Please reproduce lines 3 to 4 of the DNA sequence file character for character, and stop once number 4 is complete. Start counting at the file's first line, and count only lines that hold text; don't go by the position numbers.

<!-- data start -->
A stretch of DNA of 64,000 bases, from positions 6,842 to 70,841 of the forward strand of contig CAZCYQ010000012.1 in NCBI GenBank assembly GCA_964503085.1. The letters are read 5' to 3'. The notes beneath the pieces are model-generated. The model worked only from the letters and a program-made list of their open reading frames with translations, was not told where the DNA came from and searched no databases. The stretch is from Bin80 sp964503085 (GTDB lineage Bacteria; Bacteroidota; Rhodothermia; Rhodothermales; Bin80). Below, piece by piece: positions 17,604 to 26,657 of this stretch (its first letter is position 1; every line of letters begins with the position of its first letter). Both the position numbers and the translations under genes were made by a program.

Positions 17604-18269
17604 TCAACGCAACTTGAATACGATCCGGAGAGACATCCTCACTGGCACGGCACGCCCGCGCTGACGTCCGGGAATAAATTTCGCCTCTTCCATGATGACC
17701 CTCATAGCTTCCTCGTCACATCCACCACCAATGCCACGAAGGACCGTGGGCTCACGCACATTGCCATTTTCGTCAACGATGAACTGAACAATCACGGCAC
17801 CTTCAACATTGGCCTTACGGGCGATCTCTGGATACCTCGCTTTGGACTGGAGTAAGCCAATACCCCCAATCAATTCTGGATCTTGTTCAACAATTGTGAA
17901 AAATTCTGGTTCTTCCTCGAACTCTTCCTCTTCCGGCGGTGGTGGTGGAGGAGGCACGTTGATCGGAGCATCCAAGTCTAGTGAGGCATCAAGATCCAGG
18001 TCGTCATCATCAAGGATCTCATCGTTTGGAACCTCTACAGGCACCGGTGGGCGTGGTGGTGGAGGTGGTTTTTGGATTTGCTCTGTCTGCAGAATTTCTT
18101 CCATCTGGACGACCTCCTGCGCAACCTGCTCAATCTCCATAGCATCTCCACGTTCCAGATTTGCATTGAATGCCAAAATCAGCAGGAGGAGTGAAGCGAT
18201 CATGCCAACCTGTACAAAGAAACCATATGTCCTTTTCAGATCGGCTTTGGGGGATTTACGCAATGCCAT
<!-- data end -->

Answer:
17604 TCAACGCAACTTGAATACGATCCGGAGAGACATCCTCACTGGCACGGCACGCCCGCGCTGACGTCCGGGAATAAATTTCGCCTCTTCCATGATGACC
17701 CTCATAGCTTCCTCGTCACATCCACCACCAATGCCACGAAGGACCGTGGGCTCACGCACATTGCCATTTTCGTCAACGATGAACTGAACAATCACGGCAC